Migration is as old as the hills. It comes about through travel, adventure, trade, work, marriage, war and as we see in England state persecution of its own. Yet again the weakest being targeted. I was pleased to read someone mention Grenfill Tower. A blatant example of forced relocation at its worse and most deadliest level. If it was just an ‘accident’ (which I do not believe for a moment it is) then there would be a coroners inquest, but it isn’t because it is murder. Cymru has always welcomed migratants, but not on the scale as we are seeing,… Read more »

Tame Frontiersman
Guest
Tame Frontiersman

The consequences of Ian Duncan Smith’s welfare policies were foreseen and felt early on in the Westminster Conservative –Liberal Democrat Coalition Government (2010-2015) Here’s a link to a Wales on Line article dated 6.11.12 entitled “Plan to move London’s homeless to South Wales is criticised” which contains statements by Huw Lewis the WG Minister for Housing, Regeneration and Heritage (2011-2013) and Dr Victoria Winckler, Director of the Bevan Foundation. http://www.walesonline.co.uk/news/wales-news/plan-move-londons-homeless-south-2016177 I make the observation, that while the dislocation of people, the break-up of families and communities and the trampling of culture is universally condemned when this is the result of… Read more »

sibrydionmawr
Guest

So basically we should just roll over and die? What is being opposed here is a fundamental breach of people’s rights by those with the power to coerce. You also reduce it to a mere financial problem, which is pretty insulting to all concerned. People, culture and language are precious things, and are priceless, as are the rights of people to live in communities where life makes sense, whether that be in Wales, in London, or wherever else on the planet. There is no way that Wales should be aiding and abetting London authorities in the implementation of policies that… Read more »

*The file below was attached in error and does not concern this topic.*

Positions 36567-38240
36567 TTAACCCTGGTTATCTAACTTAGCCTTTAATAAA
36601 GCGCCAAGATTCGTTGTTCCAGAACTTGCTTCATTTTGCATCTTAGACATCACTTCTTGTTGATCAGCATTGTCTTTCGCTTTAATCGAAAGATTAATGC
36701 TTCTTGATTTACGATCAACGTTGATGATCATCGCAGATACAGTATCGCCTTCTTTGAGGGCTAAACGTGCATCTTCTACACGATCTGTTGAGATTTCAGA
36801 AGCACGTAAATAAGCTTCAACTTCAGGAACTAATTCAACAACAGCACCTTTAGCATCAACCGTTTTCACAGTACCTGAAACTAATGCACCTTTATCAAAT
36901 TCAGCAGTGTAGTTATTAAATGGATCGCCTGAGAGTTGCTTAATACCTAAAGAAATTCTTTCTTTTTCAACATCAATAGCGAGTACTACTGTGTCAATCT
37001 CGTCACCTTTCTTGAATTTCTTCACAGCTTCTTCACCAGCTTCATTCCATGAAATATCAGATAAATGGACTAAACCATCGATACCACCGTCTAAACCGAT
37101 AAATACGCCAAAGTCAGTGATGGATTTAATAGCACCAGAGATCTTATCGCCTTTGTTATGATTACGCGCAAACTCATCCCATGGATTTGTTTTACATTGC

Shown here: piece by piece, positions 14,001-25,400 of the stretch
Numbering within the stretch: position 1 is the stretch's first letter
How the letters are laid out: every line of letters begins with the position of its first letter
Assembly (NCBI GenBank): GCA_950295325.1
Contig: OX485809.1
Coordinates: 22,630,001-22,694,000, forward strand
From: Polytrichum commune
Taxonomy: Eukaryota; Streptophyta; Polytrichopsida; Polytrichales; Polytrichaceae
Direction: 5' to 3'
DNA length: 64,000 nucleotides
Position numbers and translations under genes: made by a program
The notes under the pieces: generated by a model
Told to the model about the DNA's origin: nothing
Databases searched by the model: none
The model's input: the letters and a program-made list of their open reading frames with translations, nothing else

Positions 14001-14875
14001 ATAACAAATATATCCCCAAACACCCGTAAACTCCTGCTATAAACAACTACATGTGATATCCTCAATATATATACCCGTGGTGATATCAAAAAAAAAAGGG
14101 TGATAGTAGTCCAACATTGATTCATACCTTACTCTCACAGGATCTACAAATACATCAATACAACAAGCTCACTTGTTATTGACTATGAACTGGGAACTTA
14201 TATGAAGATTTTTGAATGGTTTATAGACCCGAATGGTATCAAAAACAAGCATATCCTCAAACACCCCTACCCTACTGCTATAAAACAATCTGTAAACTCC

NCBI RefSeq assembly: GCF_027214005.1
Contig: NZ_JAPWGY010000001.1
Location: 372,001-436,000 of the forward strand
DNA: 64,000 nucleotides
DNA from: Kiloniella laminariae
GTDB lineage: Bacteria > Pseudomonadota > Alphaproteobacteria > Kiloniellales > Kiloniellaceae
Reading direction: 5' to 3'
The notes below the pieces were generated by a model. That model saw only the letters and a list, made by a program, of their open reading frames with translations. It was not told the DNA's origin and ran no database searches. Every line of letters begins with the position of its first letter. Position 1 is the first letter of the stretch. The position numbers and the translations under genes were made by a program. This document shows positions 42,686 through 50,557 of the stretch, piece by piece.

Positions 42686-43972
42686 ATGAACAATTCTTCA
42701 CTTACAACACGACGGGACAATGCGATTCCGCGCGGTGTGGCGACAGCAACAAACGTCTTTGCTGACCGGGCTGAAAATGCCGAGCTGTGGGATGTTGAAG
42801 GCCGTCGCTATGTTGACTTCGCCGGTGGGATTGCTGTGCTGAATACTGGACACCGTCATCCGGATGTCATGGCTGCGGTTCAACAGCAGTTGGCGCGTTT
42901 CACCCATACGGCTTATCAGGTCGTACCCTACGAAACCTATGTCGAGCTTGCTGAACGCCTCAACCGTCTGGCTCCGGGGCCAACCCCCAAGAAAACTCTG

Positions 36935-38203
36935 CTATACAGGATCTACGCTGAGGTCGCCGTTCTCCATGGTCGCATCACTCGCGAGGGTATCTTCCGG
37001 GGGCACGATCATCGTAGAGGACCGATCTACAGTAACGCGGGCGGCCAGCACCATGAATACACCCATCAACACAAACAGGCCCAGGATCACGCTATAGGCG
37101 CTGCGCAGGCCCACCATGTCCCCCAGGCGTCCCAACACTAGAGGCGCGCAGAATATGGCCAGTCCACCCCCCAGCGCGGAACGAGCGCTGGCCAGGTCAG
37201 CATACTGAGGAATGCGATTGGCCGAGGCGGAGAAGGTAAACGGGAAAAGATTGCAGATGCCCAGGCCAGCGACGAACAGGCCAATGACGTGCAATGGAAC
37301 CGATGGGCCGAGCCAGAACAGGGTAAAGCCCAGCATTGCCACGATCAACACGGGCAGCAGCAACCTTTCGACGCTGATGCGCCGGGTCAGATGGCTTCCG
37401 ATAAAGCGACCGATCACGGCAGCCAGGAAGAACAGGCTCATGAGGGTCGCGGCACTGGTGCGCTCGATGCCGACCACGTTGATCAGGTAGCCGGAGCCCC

Anja Thies
Guest
Anja Thies

I don’t fully understand why statistics are not available. When people move they leave a massive trail, they not only require housing they also need to register with a doctor, enrol their children with the local school, register to vote as well as getting any kind of benefits. Surely the local councils must be able to measure those increases. There will also often be a previous address and doctor. I don’t see this as a sinister article as Wales clearly needs to have an understanding and a say in what is going on. I believe this article is aiming to… Read more »

Robert Williams
Guest
Robert Williams

I’ve just heard this article discussed – or touched on – in Radio Cymru’s Sunday morning programme, and again described as ‘dadleuol’ (controversial). Frankly, I can’t understand all the pussyfooting: while it would be good to have exact facts and figures, there can be little or no doubt that this kind of population movement is occurring, and little or no doubt either that it has seriously adverse consequences, both for the often vulnerable people who are transplanted and for the receiving communities. There is nothing particularly ‘nationalist’, and certainly nothing racist in enunciating this plain truth. This is no trivial… Read more »